Increasing evidence indicates that autophagy has been reported to play crucial roles in cell senescence . To investigate the mechanism by which AS-IV inhibits astrocyte senescence, we examined the levels of autophagy-associated proteins. As shown in Fig. 5a–c, the expression of microtubule-associated protein light chain 3 (LC3)-II was remarkably lower, while the level of p62 was significantly higher in senescent astrocytes than in nonsenescent astrocytes, as measured by immunoblotting, and this was markedly attenuated by AS-IV. Mitophagy is a specialized form of autophagy that plays an essential role in cell senescence. In addition, the expressions of mitophagy-related proteins that included PINK1 and Parkin were notably lower. In contrast, the level of TOM20 was higher in mitochondrial protein extracts from senescent astrocytes than nonsenescent astrocytes, indicating decreased mitophagy flux (Fig. 5d–f). AS-IV treatment could restore the level of mitophagy in senescent astrocytes. More importantly, AS-IV improved the mitochondrial membrane potential, as measured using a fluorescence probe JC-1 assay system (Fig. 5 g, h), and reduced robust mitochondrial ROS production in senescent astrocytes, as measured by mitochondrial superoxide indicator MitoSOX (Fig. 5i, j). These results suggest that AS-IV improves mitochondrial function and decreases mitochondrial ROS generation via promoting mitophagy in senescent astrocytes.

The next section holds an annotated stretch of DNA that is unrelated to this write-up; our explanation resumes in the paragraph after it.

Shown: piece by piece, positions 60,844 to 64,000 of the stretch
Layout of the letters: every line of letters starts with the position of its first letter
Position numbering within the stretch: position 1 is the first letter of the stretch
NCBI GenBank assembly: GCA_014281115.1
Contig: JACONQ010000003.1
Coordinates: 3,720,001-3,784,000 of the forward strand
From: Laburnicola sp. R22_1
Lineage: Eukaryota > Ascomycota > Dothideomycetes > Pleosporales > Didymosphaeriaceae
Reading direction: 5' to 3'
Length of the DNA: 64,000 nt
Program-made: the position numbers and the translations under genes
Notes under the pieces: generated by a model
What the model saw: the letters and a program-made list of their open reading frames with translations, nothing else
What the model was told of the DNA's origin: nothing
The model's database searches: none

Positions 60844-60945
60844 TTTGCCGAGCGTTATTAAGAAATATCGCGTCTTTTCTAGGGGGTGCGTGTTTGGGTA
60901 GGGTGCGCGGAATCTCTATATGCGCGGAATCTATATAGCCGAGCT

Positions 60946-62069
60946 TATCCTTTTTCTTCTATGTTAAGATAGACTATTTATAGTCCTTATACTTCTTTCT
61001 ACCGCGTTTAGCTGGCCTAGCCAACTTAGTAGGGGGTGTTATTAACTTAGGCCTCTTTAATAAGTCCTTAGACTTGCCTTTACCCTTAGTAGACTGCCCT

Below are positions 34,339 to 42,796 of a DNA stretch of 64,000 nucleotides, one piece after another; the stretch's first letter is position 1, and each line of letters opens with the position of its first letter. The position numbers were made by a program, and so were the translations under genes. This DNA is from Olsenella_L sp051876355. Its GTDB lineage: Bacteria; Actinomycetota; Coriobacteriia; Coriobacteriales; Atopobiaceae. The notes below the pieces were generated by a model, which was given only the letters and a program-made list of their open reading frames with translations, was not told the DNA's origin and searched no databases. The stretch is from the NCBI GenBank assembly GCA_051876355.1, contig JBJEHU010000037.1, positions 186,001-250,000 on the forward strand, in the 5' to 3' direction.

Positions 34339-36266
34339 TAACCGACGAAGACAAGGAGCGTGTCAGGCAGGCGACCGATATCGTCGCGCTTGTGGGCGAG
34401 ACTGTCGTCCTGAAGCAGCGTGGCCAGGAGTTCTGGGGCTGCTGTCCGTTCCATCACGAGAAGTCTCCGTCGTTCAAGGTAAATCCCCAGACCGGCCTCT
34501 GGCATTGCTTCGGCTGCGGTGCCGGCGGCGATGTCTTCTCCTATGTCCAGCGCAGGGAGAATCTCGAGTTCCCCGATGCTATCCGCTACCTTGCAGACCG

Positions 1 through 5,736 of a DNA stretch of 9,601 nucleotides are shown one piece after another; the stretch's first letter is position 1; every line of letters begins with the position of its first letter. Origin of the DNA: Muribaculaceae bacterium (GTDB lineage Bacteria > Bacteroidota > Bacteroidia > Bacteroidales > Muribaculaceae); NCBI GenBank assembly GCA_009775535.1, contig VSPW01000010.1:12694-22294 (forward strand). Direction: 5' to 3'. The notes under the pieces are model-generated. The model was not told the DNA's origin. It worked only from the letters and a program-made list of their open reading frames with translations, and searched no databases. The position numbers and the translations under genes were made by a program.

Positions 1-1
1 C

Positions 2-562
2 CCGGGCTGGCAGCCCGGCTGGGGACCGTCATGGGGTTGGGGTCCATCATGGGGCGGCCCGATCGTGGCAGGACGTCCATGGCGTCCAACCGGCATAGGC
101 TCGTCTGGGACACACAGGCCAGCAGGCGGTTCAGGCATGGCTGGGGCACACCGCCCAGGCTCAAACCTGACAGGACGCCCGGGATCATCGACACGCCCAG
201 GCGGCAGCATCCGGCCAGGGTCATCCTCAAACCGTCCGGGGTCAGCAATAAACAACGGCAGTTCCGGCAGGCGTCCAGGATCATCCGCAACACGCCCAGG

Inhibition of autophagy reverses the suppressive effect of AS-IV on astrocyte senescence
To test whether autophagy is one of the main mechanisms of AS-IV-mediated astrocyte senescence inhibition, we used the autophagy inhibitor 3-MA to determine if inhibition of autophagy could abolish the suppressive effect of AS-IV on astrocyte senescence. We found that the inhibitory effects of AS-IV on all senescent phenotypes, including downregulated expression of p16Ink4a (Fig. 6a, b), decreased SA-β-gal activity (Fig. 6c, d), and reduced SASP (Fig. 6e–g) in astrocytes, were significantly blocked by 3-MA. These data indicate that AS-IV inhibits astrocyte senescence through promoting autophagy.